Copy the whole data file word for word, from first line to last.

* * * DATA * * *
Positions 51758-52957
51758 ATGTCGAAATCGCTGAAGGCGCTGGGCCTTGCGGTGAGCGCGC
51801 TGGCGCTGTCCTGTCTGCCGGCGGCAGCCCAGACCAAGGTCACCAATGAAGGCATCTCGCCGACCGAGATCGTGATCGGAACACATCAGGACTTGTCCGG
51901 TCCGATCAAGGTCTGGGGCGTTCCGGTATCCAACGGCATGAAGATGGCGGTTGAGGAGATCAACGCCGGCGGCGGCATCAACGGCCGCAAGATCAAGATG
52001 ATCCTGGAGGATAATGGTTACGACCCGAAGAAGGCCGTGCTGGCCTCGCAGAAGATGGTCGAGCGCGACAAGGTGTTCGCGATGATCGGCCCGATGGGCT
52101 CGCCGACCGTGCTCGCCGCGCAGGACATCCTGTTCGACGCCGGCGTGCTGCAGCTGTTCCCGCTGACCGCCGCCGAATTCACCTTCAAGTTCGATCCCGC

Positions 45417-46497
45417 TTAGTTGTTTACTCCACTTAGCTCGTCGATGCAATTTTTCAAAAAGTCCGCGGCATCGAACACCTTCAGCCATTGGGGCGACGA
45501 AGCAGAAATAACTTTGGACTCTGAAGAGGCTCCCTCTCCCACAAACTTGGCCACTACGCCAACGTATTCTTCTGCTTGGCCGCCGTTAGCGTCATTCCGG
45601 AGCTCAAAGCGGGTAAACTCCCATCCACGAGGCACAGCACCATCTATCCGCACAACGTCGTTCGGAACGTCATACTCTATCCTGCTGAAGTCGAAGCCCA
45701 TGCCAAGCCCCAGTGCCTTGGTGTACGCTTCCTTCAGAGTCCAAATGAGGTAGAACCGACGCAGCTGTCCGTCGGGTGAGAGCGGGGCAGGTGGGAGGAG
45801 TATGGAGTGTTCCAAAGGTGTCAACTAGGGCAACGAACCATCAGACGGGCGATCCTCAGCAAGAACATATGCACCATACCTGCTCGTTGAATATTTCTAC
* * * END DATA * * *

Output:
Positions 51758-52957
51758 ATGTCGAAATCGCTGAAGGCGCTGGGCCTTGCGGTGAGCGCGC
51801 TGGCGCTGTCCTGTCTGCCGGCGGCAGCCCAGACCAAGGTCACCAATGAAGGCATCTCGCCGACCGAGATCGTGATCGGAACACATCAGGACTTGTCCGG
51901 TCCGATCAAGGTCTGGGGCGTTCCGGTATCCAACGGCATGAAGATGGCGGTTGAGGAGATCAACGCCGGCGGCGGCATCAACGGCCGCAAGATCAAGATG
52001 ATCCTGGAGGATAATGGTTACGACCCGAAGAAGGCCGTGCTGGCCTCGCAGAAGATGGTCGAGCGCGACAAGGTGTTCGCGATGATCGGCCCGATGGGCT
52101 CGCCGACCGTGCTCGCCGCGCAGGACATCCTGTTCGACGCCGGCGTGCTGCAGCTGTTCCCGCTGACCGCCGCCGAATTCACCTTCAAGTTCGATCCCGC

Positions 45417-46497
45417 TTAGTTGTTTACTCCACTTAGCTCGTCGATGCAATTTTTCAAAAAGTCCGCGGCATCGAACACCTTCAGCCATTGGGGCGACGA
45501 AGCAGAAATAACTTTGGACTCTGAAGAGGCTCCCTCTCCCACAAACTTGGCCACTACGCCAACGTATTCTTCTGCTTGGCCGCCGTTAGCGTCATTCCGG
45601 AGCTCAAAGCGGGTAAACTCCCATCCACGAGGCACAGCACCATCTATCCGCACAACGTCGTTCGGAACGTCATACTCTATCCTGCTGAAGTCGAAGCCCA
45701 TGCCAAGCCCCAGTGCCTTGGTGTACGCTTCCTTCAGAGTCCAAATGAGGTAGAACCGACGCAGCTGTCCGTCGGGTGAGAGCGGGGCAGGTGGGAGGAG
45801 TATGGAGTGTTCCAAAGGTGTCAACTAGGGCAACGAACCATCAGACGGGCGATCCTCAGCAAGAACATATGCACCATACCTGCTCGTTGAATATTTCTAC